Spare a thought for the designers of the New VW Beetle, Anglepoise lamp or Fritz Hansen chair. Whether a car, a light or a seat, updating a classic is one of the most fraught assignments in product design.
The update can suffer in comparison with the original icon because user appreciation and admiration is earned over decades, not weeks. The popularity of the classic can get lost in contemporary translation because the real nature of consumer appeal is like mercury – it can slip through your fingers. And the updated version can look out of place in its new social or technological context because, well, lightning rarely strikes twice and the factors that made the product so successful in the first place might not reassert themselves in quite the same way.
Despite this, some product designers spend much of their lives updating classics. Changes in manufacturing technology, market trends and consumer needs are all reasons why a classic design eventually outlives its usefulness and designers try vainly to pour its essence into a new bottle, as the marketing department watches nervously from the sidelines.
In those cultures, including our own, that are so driven by the rhythm of product obsolescence, few mourn the passing of a classic – even if we are capable of forming a sentimental attachment to those things which really work well over time. The Anglepoise is a good example; its basic design principle has been unchanged since 1934, although in its newest incarnation – the Anglepoise IT 2000, launched this autumn – this classic light now addresses Seasonal Affective Disorder, one of the most topical trends of the contemporary workplace.
However, other cultures, most notably the Scandinavian countries, have put their modern classics on a pedestal to the extent that best-sellers for more than 40 years become very difficult to change or upgrade. Swedish cars, for example, have enjoyed such a distinctive character since the Fifties that making Volvo cars or Saab saloons more European in style in the interests of broader sales has been viewed as traumatic. In the case of Volvo, whose appeal rested for a long time on the functionality of its box-like shape, it has taken an outsider, English design director Peter Horbery, to effect radical change.
Horbery once spoke at a British Design and Art Direction conference and compared his role as Volvo’s head of design to the tourism director for Sarajevo (the Balkans war was raging at the time). Both were irrelevant, he implied. The iconic status of the Volvo could not be tampered with. But Horbery has introduced a new generation of sporty Volvo coupÃ©s that break decisively with boxy tradition, while remaining recognisably part of the Volvo family. Horbery claims it is all in a careful redrawing of the lines of the cars. “Volvo is essentially Swedish and it’s my job to maintain that,” he says.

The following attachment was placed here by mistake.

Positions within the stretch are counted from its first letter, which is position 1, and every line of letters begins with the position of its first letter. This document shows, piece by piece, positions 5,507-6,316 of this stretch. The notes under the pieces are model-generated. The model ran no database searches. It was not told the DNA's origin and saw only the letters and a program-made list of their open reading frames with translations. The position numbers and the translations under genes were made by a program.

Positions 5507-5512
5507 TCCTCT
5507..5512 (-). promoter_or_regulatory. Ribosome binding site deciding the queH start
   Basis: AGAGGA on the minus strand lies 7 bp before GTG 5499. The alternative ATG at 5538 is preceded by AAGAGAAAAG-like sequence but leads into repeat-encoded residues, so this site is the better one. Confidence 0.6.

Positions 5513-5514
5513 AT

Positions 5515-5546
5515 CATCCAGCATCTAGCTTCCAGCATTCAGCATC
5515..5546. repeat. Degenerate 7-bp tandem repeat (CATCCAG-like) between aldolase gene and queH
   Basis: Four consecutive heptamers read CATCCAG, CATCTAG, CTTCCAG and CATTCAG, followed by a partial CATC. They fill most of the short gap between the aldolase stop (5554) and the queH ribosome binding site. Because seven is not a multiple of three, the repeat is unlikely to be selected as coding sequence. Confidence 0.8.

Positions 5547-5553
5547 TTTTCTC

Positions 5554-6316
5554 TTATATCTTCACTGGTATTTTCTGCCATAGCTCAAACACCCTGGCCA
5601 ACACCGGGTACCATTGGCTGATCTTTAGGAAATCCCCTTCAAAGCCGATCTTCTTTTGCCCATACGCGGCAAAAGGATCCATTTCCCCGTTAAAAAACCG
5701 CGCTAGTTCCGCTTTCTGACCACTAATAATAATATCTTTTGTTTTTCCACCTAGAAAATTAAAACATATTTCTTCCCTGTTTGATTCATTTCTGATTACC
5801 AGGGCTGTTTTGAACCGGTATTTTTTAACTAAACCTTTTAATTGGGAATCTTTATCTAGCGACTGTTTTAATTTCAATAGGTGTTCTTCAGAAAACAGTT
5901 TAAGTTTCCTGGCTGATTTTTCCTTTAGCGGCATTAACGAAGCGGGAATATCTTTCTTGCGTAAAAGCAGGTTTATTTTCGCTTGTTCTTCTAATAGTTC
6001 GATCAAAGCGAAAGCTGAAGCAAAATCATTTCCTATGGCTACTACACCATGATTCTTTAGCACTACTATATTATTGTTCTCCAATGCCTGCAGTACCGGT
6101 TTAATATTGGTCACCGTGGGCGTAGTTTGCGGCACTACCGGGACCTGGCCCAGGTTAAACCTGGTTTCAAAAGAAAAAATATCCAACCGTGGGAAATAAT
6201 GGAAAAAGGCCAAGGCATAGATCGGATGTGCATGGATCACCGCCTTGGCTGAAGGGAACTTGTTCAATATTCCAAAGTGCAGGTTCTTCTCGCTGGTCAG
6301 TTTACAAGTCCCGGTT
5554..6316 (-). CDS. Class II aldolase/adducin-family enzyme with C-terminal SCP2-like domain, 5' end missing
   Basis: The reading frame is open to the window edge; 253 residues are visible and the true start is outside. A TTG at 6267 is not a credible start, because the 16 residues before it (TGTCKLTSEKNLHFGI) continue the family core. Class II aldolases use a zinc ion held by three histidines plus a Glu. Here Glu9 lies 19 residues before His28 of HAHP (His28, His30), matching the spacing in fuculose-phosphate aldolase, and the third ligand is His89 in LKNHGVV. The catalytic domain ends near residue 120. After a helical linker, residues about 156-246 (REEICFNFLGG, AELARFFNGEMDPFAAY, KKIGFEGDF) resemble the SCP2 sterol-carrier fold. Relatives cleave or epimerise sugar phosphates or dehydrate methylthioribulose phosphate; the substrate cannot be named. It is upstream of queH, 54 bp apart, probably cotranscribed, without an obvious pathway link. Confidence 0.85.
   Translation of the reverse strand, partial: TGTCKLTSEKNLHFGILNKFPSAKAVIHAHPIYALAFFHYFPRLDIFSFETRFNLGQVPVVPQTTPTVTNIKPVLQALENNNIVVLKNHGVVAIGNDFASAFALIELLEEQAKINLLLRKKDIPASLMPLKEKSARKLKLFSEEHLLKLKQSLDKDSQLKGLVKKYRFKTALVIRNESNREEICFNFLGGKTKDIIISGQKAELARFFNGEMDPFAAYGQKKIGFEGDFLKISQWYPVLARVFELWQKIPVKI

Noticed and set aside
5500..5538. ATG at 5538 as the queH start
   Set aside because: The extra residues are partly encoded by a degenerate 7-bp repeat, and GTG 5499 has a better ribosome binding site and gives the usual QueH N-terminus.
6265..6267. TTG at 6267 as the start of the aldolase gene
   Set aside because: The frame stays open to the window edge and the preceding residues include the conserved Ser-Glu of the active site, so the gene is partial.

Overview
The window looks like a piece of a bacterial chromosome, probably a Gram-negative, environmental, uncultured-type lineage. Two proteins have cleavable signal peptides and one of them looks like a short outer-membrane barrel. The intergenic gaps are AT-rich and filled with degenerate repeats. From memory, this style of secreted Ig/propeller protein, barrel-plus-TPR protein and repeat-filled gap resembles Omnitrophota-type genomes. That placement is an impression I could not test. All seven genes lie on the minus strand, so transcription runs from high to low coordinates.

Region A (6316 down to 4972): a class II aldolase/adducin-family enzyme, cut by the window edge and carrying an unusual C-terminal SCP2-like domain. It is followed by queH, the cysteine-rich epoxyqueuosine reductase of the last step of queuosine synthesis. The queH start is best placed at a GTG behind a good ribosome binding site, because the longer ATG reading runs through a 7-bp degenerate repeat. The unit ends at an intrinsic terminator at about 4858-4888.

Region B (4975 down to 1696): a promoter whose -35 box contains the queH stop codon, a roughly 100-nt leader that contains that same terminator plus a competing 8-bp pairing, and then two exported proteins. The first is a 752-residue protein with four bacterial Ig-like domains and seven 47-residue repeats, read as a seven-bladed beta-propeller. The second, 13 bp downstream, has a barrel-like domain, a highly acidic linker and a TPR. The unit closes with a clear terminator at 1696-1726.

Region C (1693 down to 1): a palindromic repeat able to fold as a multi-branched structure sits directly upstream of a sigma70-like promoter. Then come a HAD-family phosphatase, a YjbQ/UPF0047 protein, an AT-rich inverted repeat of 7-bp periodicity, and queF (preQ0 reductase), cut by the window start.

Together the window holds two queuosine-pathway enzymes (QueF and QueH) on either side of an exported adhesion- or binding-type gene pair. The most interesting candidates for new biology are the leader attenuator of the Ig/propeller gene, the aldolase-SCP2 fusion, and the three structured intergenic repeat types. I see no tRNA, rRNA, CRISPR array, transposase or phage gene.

Others are emphatic that he has managed to walk a tightrope without falling off. According to leading motoring journalist Quentin Willson, “Volvo has taken a quantum leap from a car that looked like it had been styled using a set square with bits of angle iron, to a new look that is passionate, curvilinear and volumetric. It has invigorated Volvo’s image overnight.”
A similar transition has been taking place within the Saab design studio at the Trollhattan manufacturing plant near Gothenburg, where Saab designers have been taking a famous marque in new directions. Saab is synonymous with its aircraft origins – back in 1948, aircraft engineers from Svenska Aeroplan AB (Saab for short) worked to turn a distinctively shaped prototype designed by Sixten Sason into a production model. This was the Saab 92, front wheel drive and available only in green, which lasted well into the Fifties and set the tenor for successive quintessentially Swedish models.
For more than 40 years, Saab’s clay modellers and stylists took their cue from the fighter plane analogy, but new computer-aided design processes, new international markets and new ownership (as part of General Motors) introduced the need for change. In recent years, Joel Danielsson, manager of design and car concept in the Saab Design Centre, and chief designer Einar Hareide have worked together closely on the development of the Saab 9-5 and 9-3 models, which have updated a design classic.